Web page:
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Don't mess with alignment. Without proper equipment (and expertise), that would likely make things worse.

Have you double-checked every one of your replacements against the schematic? It is distressingly easy to make a wiring mistake. Everyone reading this thread has done it at one time or another. A wiring error can sometimes create a weird symptom that's hard to debug. Instead of the classic repair situation where you're trying to track down a failed component, you may have a case where every component is good but you accidentally connected the neckbone to the kneebone.

Incidentally, if you are checking capacitors, they need to be checked at their normal working voltage. A modern digital multimeter can't apply enough voltage for a meaningful test. My cap checker only works up to about 500V, so for anything beyond that -- say, the 1KV rated cap mentioned earlier -- the only way I can test it is by substitution: installing a new one.

Phil Nelson
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Old 09-17-2012, 02:04 AM
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Winky Dink Winky Dink is offline
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I recognize that my multimeter capacitor testing isn't good for much other than confirming a nominal value. I thought about trying to substitute for the 20pF caps, but the best I could do with materials on hand was 50 .001mfd caps in series. I ordered an assortment of 10pF-500pF caps today.

I think the focus problem is fixed. A focus pot lug was nearly touching a lug on the adjacent pot. I pushed them apart and ran the set for 30 minutes with no focus problem.

I rechecked my circuits multiple times, but if I've done something that I thought was right the first time, then it's hard to recognize it as an error. I'll try tracing the circuits backwards from the way I would usually look at them. I may even experiment with reversing some of my "corrections."

Thanks for addressing my many issues.

- Winky
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Old 09-18-2012, 01:32 PM
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"Watson, come here, I want you!"

Last night while puzzling over what could do bad things to the horizontal frequency, I made a fortuitous accidental discovery. While checking some voltages I inadvertently touched the probe to the case of the horizontal centering pot and heard a "Zap!" Yup, the metal cases of both the horizontal and vertical centering pots were energized with big voltage.



I disconnected and removed both pots, on the horizontal pot found a short between a lug (not the wiper) and the case. Couldn't see anything wrong on the outside. Disassembled the pot expecting to find a stray big of solder or wire fragment. Didn't find anything.



Reassembled the pot, and there's no short, and the resistance range seems to be a normal 100 ohms to 1.9 Meg. So I'm gonna put it back together and see how it works.

BUT…the wiper lug is about to break off. It would be difficult to fix it in its normal position, but could I just solder it to the metal case? The metal tabs on the case are continuous with the wiper terminal, so if I soldered one of the tabs to ensure a good connection, then I could use any part of the case for the wiper connection. Would that work?

- Winky
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  #12  
Old 09-20-2012, 05:54 PM
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Bummer, Dude!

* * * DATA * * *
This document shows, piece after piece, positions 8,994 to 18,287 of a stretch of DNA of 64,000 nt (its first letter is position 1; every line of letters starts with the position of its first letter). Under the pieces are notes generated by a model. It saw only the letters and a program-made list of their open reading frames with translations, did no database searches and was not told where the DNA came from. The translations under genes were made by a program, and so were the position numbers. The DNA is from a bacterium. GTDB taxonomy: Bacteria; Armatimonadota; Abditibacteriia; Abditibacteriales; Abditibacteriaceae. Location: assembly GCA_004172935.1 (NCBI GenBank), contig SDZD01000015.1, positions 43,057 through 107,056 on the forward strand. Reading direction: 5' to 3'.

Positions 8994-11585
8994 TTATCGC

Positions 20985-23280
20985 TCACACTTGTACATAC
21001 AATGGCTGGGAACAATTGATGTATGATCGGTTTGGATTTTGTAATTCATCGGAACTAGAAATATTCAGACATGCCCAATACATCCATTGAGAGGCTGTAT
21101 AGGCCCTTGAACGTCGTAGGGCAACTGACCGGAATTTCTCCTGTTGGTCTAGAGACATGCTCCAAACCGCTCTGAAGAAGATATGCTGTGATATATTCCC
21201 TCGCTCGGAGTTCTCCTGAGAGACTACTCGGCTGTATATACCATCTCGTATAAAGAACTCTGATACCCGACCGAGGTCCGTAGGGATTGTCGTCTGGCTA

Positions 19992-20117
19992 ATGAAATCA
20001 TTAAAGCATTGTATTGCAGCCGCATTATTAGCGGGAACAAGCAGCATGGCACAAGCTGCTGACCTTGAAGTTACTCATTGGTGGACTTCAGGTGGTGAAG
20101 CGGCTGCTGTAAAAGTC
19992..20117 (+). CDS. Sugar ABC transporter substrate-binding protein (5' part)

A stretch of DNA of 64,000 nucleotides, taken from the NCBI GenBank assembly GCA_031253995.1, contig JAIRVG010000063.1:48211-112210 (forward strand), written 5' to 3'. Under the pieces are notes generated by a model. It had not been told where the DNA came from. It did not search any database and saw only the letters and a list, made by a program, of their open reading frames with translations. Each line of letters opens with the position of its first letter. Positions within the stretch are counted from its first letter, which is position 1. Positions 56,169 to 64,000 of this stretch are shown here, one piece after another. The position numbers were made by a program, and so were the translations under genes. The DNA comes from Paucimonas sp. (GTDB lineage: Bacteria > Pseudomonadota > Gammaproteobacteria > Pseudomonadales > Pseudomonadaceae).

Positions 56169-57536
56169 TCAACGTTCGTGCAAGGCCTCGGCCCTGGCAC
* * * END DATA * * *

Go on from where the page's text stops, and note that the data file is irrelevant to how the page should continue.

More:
Put a new wiper lug on the horizontal centering pot, then reassembled and reinstalled both the horizontal and the vertical pots. Checked that there were no shorts between the wipers and the other terminals. Hoped that this would somehow cure the horizontal frequency problem, but no-o-o-o! And then I checked the pot cases and found that they're still hot. Bummer! I assume the metal cases should shoot sparks when they're grounded, but I can't find anything wrong with the circuitry.



Other than retracing all the circuits for the fortieth time, I'll try switching out one or more of the presumed-good mica caps. I don't have the parts for that yet, but I expect the dog sled from Just Radios to arrive any day now.

- Winky
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  #13  
Old 09-20-2012, 06:13 PM
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Phil Nelson Phil Nelson is offline
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Perhaps those pot cases are hot by design. That would explain why they're mounted on an insulating phenolic board rather than on the metal chassis. The nylon shafts also insulate you from Bzzzt.

Mica caps can and do fail, especially in high voltage and/or high frequency situations.

Phil Nelson
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Old 09-20-2012, 07:20 PM
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I'm constantly amazed at my own ability to overlook the obvious. And I just rechecked the focus pot which I thought wasn't hot--but it is hot, too.

Thanks,
Winky
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Old 10-04-2012, 02:04 PM
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Winky Dink Winky Dink is offline
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One Step Forward, Two Steps Back

The more I fix it, the broker it gets. When I fried the horizontal size pot I noticed that I'd lost some horizontal dimension--couldn't get it to fill the screen. I thought the horizontal size would go back to normal when I replaced the pot. But after the replacement the size continued to diminish. The next time I powered up the set, the horizontal size was even narrower. I started rechecking voltages and found that the low voltage rectifier filament was getting no voltage (previously it was 275 VDC as specified).




So I guess I have a problem with the transformer. I hadn't noticed before, but the transformer is missing four out of six bolts, so maybe someone has taken it apart before.



So, I'm requesting advice on these questions: Why did the transformer fail? Is it worthwhile to disassemble the transformer? Is there anything fixable inside? Is there a work-around for a single dead secondary coil (keeping the other two functional)? Finally, should I just go back to working on radios? I have a nice Atwater Kent that I haven't broken yet.

For background, this is a link to the full schematic which shows the wiring as I found it in red and my rewiring to conform with the original schematic in blue.

https://picasaweb.google.com/lh/phot...eat=directlink

Always appreciative of your guidance,
Winky